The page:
“The Jury is Out” on Physical Discipline in the Home

by Daniela Ellerbeck
19 September 2018


It appears that “the jury is still out” on whether or not parents have the right to raise their children as they deem fit without the State dictating parenting methods to them.

The Constitutional Court has agreed to hear FOR SA’s application for leave to appeal against the judgment by the Johannesburg High Court in October 2017, which declared all physical chastisement of children by their parents – regardless of how light or well-intended – to be illegal in South Africa.  The matter has been set down for hearing on 29 November 2018. The fact that the Constitutional Court has agreed to hear this case, is a clear indication that it believes that another Court could have reached a different conclusion regarding the constitutionality of the reasonable and moderate chastisement. For more information about the arguments that FOR SA will be making on appeal, see video at https://forsa.org.za/application-for-leave-to-appeal-constitutional-court/.

In the meanwhile, the Department of Social Development (DSD) has issued the draft Children’s Third Amendment Bill, which proposes certain amendments to the Children’s Act, 2005.  Section 8 of this Bill is highly controversial because it proposes the abolition of any form of physical discipline in the home. It further proposes the removal of the historic common law defence of moderate and reasonable chastisement, which has protected parents from facing a charge of assault if they use any form of physical discipline in raising their children.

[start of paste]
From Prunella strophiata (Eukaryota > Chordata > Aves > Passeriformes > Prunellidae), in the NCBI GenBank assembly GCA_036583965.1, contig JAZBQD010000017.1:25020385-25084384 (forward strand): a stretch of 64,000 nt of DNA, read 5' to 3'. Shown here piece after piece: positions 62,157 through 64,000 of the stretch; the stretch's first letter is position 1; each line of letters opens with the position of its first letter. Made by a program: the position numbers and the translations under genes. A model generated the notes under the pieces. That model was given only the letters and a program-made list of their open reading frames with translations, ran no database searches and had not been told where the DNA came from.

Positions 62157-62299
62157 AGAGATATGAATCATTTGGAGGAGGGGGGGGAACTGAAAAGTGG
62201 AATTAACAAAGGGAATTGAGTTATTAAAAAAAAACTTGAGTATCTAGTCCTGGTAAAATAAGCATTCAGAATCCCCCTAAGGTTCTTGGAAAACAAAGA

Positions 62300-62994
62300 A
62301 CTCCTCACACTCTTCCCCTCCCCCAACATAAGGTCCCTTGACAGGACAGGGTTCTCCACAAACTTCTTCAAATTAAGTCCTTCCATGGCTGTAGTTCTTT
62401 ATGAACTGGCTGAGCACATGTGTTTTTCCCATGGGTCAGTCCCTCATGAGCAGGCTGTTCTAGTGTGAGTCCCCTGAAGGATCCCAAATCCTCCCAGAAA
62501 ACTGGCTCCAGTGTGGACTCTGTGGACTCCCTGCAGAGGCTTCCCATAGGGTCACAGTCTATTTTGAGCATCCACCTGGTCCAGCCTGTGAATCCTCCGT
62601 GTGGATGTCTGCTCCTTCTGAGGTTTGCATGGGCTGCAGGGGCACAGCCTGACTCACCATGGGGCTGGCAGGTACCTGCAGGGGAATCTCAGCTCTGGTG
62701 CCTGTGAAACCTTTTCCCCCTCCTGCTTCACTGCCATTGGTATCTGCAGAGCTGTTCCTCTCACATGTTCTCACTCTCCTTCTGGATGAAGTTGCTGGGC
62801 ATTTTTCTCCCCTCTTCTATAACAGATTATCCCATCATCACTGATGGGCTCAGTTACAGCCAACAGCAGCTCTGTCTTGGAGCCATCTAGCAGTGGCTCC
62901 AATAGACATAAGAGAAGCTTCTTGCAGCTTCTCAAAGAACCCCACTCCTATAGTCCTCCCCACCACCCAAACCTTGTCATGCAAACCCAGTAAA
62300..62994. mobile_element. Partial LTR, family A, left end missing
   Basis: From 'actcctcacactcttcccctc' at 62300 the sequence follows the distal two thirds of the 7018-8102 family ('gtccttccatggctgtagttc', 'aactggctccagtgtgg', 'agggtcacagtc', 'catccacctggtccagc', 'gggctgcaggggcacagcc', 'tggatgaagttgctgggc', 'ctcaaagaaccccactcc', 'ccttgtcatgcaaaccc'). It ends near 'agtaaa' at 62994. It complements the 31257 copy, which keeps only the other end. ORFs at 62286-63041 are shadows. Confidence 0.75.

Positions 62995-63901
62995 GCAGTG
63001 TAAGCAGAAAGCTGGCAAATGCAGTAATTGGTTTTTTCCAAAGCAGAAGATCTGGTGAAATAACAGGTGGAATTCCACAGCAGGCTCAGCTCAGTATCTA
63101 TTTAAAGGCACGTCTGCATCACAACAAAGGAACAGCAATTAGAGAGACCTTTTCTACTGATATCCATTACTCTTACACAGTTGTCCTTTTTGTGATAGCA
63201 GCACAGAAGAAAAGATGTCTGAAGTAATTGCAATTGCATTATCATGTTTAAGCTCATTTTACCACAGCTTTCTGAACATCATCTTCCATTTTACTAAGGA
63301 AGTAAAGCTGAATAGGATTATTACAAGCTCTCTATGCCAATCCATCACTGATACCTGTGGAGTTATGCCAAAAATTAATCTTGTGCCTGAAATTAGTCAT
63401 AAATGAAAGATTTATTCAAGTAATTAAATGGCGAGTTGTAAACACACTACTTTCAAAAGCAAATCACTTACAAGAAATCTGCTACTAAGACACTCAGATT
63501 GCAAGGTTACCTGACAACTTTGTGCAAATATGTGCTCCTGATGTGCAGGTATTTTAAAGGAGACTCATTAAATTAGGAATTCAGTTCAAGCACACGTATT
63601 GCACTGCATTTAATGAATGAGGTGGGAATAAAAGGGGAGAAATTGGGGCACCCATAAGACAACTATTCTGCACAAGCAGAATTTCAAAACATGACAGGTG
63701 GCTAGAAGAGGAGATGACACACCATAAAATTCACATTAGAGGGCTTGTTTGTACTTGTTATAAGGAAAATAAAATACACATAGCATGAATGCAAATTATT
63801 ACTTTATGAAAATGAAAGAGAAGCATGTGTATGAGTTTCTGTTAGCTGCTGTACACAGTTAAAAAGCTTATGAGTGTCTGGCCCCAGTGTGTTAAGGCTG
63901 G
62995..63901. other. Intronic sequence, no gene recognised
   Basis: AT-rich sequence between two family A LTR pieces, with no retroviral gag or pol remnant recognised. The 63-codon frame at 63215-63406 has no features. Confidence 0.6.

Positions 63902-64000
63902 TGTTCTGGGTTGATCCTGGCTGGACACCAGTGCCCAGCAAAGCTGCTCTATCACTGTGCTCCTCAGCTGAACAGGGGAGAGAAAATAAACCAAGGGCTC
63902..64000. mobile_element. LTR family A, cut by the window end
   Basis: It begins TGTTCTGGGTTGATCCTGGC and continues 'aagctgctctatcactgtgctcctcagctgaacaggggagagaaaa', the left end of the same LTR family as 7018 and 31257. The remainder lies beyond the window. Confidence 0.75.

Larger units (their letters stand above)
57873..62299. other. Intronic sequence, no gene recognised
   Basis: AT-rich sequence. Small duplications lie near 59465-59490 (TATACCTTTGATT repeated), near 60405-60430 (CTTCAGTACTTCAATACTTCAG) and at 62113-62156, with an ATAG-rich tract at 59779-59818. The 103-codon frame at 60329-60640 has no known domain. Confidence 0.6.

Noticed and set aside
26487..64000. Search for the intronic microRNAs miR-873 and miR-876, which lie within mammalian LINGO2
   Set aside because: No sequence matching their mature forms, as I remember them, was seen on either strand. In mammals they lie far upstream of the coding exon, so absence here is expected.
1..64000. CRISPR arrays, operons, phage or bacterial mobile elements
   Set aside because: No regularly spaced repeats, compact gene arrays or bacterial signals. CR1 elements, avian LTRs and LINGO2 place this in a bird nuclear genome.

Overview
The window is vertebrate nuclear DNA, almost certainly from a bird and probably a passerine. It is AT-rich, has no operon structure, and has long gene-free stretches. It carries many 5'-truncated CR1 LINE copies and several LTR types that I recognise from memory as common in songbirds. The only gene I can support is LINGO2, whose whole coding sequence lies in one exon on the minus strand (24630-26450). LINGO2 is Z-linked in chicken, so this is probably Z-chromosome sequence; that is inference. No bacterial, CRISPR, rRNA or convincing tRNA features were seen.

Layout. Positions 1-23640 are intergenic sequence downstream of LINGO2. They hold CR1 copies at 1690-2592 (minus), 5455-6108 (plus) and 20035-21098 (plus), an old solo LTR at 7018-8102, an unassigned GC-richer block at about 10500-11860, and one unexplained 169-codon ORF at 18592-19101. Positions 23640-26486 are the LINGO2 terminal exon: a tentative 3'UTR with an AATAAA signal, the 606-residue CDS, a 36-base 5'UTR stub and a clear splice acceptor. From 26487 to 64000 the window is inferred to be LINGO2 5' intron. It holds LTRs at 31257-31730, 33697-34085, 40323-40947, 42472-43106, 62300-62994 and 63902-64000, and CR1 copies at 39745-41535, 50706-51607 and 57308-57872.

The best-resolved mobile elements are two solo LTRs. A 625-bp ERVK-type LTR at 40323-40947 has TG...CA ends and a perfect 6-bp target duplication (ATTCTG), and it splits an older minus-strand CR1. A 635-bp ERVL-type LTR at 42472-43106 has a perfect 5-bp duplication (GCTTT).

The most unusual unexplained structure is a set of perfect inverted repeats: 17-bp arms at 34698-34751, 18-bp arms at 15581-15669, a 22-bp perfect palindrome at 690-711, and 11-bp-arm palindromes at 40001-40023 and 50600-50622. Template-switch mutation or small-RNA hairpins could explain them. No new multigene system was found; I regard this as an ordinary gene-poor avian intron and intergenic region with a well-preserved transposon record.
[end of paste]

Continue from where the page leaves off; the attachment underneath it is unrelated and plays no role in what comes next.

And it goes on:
FOR SA made written submissions, and also participated in the recent provincial consultations held, with regard to this Bill. (For our submissions on the Bill, see forsa.org.za/document-library, folder “Children’s Act Amendment Bill” and file insert after uploaded) We were greatly encouraged that the majority of the representatives present at the provincial consultations were not in favour of the abolition of the common law defence of reasonable and moderate chastisement and proposed that this clause be removed from the draft Bill.

DSD requested the provincial consultations to submit inputs and comments by 7 September to enable it to consolidate these inputs and to commence with the re-drafting of the Bill. Once the Bill has been accepted by Cabinet, it will be published again for public comments.  FOR SA will be monitoring this closely and will inform our constituency of any significant developments.

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